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A better freediving wet suit

Thread Status: Hello , There was no answer in this thread for more than 60 days.
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New Member
Aug 19, 2002
One problem facing freedivers when using constant ballast is the negative buoyancy in the last half of their dive. Now granted I like the feel of gliding down at this stage, but I also have the fear that if something happened down their, even if I dropped my weight belt, I may not come back up.

I read an interview by Tanya Streeter who said she felt nobody should free-dive with less than a 3mm wet suit, so that they would have more buoyancy at depth if they needed to drop their weight belt.

Now I’m no scientist, but my basic understanding of buoyancy is that lift is created when the weight of the amount of water displaced is greater than the weight of the object. Negative buoyancy is created at depth because our bodies, and soft floatation materials such as neoprene, compress because of greater pressure. The more compression, the less water displacement and the greater the buoyancy change from surface to depth. In other words -- more difficulty, exertion, and noise you have in starting your dive and the sooner you reach negative buoyancy and more negative the buoyancy at the bottom.

Compression of the body cannot be reasonable dealt with, but compression of the suit could be. I would say that a better freediving wet suit would deal with body warmth using materials that compress little and then use non-compression flotation material for flotation. Materials such as styrene or urethane foam are much stiffer and compress less than neoprene.

I think we have been given a bit of scuba diver mentality that drastic bouyancy change, due to compression, is just a fact we must live with; but do we really have too?

What your opinion? I’m thinking of sewing in some non-compression flotation material into my 1 mm suit, probably in small pieces to not obstruct movement, and then increasing my weight on my belt from the current 2 lbs to maybe 10 lbs..

Been there

I had been toying with such ideas last year. In fact, my goal was to build a suit which increases in buoyancy as you descend, cancelling out the compression of the body, resulting in neutral buoyancy during the dive.

The secret lies in certain crystals, which undergo a phase transition at a certain pressure. This phase transition results in a greater volume than before. In water, such a phase transitions occurs with temperature; when the temp drops below 0C, the volume of the water increases in the form of ice.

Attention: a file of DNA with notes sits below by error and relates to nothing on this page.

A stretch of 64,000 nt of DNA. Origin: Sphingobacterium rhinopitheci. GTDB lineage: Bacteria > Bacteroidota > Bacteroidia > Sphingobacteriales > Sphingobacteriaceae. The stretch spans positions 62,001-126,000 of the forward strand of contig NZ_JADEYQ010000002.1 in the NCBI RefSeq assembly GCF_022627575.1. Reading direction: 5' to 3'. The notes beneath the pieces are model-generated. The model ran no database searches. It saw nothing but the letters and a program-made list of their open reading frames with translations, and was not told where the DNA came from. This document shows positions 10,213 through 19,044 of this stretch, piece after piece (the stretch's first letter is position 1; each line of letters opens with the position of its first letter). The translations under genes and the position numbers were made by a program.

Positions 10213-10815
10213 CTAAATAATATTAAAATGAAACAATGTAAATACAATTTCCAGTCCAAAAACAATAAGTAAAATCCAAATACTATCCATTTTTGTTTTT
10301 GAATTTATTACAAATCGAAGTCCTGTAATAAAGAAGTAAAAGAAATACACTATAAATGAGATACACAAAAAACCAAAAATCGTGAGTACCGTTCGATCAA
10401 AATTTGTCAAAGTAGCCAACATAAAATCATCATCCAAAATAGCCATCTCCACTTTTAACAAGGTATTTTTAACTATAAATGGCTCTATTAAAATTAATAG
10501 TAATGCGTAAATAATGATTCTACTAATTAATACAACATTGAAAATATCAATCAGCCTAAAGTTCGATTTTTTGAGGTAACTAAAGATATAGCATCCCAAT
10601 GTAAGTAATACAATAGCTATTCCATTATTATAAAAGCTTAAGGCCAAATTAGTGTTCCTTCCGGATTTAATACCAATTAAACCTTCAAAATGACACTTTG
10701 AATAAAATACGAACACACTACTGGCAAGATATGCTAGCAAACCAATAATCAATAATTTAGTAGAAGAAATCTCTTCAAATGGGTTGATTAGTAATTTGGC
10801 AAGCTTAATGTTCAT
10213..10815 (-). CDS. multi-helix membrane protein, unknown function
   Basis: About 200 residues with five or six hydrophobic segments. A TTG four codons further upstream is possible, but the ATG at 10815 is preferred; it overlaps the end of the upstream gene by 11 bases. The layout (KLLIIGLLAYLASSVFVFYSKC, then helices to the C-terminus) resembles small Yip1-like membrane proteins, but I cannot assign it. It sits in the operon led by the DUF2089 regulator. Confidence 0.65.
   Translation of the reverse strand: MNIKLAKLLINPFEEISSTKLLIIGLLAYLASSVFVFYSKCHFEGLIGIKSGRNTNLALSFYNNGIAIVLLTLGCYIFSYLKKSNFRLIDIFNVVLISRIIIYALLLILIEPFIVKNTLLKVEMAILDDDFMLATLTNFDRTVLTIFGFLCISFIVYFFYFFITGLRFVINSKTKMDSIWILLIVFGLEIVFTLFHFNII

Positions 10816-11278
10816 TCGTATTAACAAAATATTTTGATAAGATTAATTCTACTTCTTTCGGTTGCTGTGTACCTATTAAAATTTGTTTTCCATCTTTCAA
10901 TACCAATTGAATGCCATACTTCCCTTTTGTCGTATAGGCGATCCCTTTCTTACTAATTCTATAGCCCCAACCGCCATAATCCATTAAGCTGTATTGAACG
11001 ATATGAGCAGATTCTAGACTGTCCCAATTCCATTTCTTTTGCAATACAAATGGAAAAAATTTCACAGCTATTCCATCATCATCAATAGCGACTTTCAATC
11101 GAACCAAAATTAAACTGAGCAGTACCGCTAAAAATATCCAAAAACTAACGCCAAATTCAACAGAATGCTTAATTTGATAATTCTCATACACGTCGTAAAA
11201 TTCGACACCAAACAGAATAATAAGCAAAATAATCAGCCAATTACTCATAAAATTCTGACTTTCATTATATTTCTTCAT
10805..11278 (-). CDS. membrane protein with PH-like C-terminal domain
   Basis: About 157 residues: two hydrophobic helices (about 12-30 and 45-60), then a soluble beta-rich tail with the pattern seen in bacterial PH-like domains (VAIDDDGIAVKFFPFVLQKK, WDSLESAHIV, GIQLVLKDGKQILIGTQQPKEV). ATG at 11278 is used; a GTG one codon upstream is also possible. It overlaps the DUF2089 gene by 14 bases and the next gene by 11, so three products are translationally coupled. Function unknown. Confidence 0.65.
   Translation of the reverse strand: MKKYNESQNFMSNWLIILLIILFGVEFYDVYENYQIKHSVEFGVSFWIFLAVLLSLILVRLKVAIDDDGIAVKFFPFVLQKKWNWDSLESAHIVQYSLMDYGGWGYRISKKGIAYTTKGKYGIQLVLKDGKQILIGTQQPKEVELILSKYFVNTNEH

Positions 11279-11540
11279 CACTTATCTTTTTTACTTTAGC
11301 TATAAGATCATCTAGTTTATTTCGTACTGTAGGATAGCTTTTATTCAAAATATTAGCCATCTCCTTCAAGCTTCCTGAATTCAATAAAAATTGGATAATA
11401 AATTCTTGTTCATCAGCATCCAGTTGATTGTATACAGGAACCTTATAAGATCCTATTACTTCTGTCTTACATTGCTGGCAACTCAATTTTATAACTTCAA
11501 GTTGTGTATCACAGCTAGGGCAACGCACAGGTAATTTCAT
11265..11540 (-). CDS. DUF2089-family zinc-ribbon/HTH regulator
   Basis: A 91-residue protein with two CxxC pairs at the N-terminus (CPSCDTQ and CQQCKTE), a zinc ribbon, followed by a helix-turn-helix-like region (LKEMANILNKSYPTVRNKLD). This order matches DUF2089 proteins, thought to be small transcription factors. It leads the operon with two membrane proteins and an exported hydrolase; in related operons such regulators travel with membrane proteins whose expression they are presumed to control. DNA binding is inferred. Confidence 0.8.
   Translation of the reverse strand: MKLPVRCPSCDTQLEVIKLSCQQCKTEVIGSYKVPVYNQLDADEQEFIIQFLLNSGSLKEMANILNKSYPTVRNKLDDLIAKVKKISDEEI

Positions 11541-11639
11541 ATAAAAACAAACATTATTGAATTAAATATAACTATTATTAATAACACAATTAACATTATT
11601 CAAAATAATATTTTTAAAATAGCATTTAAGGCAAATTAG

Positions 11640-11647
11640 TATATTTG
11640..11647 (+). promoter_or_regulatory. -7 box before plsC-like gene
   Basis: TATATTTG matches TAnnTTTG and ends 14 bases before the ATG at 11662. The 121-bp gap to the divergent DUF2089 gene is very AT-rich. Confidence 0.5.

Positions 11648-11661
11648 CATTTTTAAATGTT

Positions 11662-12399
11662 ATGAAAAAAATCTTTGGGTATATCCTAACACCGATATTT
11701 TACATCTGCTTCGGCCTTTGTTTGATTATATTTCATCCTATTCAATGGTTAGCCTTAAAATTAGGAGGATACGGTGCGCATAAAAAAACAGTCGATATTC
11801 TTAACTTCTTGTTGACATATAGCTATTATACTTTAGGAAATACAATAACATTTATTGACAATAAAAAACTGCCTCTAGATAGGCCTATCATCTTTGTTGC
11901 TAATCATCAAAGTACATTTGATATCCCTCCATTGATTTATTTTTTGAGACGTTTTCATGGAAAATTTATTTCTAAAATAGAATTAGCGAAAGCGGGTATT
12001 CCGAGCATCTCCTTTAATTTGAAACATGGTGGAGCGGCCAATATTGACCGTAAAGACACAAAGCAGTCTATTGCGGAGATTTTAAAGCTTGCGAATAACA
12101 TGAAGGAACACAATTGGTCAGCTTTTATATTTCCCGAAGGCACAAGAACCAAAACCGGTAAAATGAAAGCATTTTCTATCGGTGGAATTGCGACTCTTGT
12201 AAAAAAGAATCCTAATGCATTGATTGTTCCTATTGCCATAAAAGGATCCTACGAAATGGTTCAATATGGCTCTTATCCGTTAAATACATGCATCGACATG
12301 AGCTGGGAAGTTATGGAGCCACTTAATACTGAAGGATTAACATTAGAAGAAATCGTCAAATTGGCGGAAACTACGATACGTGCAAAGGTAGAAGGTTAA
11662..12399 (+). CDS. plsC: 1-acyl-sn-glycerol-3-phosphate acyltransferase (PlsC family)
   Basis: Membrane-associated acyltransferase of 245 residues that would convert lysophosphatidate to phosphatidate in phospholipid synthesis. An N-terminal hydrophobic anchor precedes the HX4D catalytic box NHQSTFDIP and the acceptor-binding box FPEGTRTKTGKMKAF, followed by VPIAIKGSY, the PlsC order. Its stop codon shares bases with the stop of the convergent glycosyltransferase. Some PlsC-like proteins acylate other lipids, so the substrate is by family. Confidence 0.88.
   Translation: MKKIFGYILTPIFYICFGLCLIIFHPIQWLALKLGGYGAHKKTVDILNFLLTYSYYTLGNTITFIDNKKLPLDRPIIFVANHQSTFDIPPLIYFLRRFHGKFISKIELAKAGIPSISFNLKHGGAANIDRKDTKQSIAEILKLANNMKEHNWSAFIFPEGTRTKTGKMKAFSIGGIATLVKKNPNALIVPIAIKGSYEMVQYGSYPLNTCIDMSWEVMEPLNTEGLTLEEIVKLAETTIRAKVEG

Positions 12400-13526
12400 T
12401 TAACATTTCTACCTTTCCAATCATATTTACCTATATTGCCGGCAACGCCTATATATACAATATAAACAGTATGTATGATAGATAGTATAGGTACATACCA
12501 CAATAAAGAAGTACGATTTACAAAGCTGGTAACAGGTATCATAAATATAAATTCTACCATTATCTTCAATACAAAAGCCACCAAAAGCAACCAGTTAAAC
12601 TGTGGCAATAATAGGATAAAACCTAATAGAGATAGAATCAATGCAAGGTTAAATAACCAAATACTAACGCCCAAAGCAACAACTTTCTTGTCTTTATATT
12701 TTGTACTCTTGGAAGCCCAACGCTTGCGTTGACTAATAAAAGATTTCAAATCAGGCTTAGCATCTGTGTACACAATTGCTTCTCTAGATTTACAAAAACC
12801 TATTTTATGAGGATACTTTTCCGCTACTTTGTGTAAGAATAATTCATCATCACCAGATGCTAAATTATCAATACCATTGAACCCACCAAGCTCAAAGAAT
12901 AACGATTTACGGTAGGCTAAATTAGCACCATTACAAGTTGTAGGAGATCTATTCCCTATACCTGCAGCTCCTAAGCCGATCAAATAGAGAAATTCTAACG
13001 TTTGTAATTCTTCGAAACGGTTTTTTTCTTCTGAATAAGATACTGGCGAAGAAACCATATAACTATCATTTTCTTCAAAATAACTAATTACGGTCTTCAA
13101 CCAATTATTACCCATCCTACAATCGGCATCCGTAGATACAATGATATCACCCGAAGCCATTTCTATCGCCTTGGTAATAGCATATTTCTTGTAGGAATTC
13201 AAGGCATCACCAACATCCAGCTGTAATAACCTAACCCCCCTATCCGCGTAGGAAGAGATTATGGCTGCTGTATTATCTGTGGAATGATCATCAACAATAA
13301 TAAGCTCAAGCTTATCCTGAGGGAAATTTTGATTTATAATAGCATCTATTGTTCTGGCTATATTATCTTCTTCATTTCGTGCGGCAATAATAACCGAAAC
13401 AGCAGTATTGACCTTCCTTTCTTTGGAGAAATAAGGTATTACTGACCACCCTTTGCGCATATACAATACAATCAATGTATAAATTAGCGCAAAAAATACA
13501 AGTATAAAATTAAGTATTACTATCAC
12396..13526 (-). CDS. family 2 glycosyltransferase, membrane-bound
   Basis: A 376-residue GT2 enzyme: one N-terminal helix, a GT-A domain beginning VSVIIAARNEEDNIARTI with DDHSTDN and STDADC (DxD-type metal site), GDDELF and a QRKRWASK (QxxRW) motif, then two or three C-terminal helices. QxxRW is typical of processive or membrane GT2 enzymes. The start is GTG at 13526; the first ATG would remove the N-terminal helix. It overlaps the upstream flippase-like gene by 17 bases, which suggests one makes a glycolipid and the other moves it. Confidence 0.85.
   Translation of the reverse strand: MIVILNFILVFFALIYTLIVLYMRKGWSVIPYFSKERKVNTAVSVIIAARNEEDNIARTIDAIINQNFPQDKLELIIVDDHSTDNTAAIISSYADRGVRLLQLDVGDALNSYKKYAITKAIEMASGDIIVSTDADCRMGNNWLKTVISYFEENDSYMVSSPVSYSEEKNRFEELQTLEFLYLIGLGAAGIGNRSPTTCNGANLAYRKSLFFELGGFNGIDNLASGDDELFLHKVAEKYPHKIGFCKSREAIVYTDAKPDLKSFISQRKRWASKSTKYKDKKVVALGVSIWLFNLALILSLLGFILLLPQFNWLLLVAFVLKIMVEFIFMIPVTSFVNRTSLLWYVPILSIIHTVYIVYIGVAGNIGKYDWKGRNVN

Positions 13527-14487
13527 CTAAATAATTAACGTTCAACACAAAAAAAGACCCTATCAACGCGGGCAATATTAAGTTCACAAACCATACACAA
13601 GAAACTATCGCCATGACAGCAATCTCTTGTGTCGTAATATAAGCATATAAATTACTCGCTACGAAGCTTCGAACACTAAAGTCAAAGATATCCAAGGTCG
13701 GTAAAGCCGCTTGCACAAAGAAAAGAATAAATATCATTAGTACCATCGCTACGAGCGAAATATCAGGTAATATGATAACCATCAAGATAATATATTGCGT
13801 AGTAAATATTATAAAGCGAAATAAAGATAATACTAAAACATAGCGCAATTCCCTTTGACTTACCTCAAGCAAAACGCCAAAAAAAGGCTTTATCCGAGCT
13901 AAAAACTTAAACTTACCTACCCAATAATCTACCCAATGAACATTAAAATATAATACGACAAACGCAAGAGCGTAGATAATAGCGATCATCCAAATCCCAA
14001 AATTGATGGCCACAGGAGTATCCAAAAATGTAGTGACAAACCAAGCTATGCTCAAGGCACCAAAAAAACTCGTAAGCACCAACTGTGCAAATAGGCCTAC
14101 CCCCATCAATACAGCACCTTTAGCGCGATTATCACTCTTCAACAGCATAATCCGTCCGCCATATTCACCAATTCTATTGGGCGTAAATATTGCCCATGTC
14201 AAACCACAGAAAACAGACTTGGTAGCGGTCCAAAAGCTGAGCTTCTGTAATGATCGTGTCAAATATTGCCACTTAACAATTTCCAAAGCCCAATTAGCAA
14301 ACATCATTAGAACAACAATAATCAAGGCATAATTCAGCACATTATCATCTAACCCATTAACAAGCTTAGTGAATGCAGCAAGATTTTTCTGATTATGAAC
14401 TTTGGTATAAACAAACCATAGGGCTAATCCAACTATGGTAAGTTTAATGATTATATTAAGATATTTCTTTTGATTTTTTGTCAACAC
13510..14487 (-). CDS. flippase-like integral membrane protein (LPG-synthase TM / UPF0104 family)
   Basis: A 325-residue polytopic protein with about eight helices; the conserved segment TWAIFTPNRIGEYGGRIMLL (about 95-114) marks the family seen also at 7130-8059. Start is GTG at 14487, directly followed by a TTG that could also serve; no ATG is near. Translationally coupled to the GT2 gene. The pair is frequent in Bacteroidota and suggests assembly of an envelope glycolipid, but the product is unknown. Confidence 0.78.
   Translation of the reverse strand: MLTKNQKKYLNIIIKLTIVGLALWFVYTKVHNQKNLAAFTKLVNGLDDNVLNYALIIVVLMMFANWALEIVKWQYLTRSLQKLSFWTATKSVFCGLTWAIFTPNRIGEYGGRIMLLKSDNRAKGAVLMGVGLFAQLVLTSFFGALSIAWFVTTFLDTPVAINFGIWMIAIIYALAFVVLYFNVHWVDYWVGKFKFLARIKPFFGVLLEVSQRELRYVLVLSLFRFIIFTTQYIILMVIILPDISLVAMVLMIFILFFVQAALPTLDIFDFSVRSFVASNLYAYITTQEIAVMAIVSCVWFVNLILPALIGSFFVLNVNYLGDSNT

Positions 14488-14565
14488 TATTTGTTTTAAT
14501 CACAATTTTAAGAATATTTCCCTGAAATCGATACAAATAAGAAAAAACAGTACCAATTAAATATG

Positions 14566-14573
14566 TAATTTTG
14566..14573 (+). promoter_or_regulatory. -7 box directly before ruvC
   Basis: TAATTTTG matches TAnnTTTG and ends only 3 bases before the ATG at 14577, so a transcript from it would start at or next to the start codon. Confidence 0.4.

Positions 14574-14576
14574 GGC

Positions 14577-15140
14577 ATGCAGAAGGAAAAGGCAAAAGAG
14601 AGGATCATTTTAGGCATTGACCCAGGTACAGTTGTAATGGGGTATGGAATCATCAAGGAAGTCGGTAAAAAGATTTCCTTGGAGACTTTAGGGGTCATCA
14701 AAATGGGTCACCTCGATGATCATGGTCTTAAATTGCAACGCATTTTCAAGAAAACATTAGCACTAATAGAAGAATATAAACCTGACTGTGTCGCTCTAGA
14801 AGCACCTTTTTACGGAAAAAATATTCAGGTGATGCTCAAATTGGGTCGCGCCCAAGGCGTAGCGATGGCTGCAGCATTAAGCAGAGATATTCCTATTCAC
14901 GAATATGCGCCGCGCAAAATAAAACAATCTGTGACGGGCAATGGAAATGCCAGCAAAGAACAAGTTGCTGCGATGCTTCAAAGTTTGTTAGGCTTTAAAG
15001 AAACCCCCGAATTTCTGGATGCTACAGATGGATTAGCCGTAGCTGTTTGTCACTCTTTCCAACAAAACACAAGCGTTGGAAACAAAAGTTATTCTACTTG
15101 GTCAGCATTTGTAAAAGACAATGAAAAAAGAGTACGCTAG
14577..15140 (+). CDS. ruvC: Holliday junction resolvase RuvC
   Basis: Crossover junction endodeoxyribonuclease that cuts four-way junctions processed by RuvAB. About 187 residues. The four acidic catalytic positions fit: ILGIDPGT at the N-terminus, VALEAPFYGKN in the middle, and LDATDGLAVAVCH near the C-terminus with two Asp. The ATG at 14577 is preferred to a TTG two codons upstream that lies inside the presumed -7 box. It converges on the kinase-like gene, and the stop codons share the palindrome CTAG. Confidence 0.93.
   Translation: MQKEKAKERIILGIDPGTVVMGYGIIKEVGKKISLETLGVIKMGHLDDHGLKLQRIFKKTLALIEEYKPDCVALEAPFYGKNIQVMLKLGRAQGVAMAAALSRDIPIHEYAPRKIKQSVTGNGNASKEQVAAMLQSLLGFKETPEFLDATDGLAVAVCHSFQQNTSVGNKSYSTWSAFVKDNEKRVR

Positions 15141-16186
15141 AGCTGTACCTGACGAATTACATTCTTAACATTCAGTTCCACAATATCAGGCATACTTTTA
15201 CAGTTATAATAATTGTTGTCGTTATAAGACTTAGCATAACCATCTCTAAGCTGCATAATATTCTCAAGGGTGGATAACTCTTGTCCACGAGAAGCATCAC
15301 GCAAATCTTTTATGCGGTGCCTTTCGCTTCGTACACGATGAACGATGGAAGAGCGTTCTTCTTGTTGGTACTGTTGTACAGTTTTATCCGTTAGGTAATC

Such a suit would thus have crystals embedded in the neoprene/rubber, or alternatively carried in a small flask somewhere. Ideally, the phase transition would occur near the midpoint of the dive, resulting in a sudden increase in buoyancy. Then, during the ascent, the phase transition would occur again, in the opposite direction.

The issues preventing such a suit from being built were:
- No crystals had the correct phase transition pressure (most would undergo phase transition around 600-2000m of depth)
- The % volume change of the crystals was small, about 5-10%

However, it is possible to build a pressure amplifying device, so it might not be impossible.

Otherwise, I investigated various flesh-like Shore A-00 urethane materials. They are extremely stretchy, somewhat insulative, neutrally buoyant, but they are very heavy; a 3mm suit would weigh 10+ lbs. They also tear very easily.

Eric Fattah
BC, Canada

I recall hearing a CBC radio show a number of years ago that described how sperm whales use that big bulb of spermacetti in the head to aid their ascent. Like water, spermacetti expands when it freezes but unlike water, it freezes at sea water temperatures. Sperm whales use their blood to melt the spermacetti on the surface, sink to the bottom, flood their sinus passages to freeze the spermacetti, and then float back to the surface.

I wonder if it would be possible to have a wetsuit with a streamlined backpack of synthetic spermacetti that could be flooded at depth.

Of course, having said that, it's probably much more practical and effective to have a mini air bottle and lift bag.

I've also heard of attempts to create wetsuit materials with microspheres as the insulating material. Microspheres don't compress so you wouldn't get a buoyancy shift. The trouble is that the rigid spheres don't bond well to the stretchy rubber matrix.

Hey Guys
I thought about this a bunch and even ran numbers for various configurations. The problem that came up is lungs. On the surface, +7 kilo. At 60 meters, +1 kilo. For tropical waters, the suit is about 1/2 of the lungs. More body fat and less neoprene? For northern waters, simulate the whales with a sandwich suit filled with oil. That's probably an engineering migrane.
I have a better solution, better for me. Have Tom and Eric and a few others join the 'Snow Birds' in Kona as often as possible. Warning, some of us didn't go home.
Snow birds in Kona

Hi Bill,

I've already bought my plane ticket to Kona. See you in October/November I hope!

Win, lose or draw it'll be a blast. Just watching the best in action makes my day.
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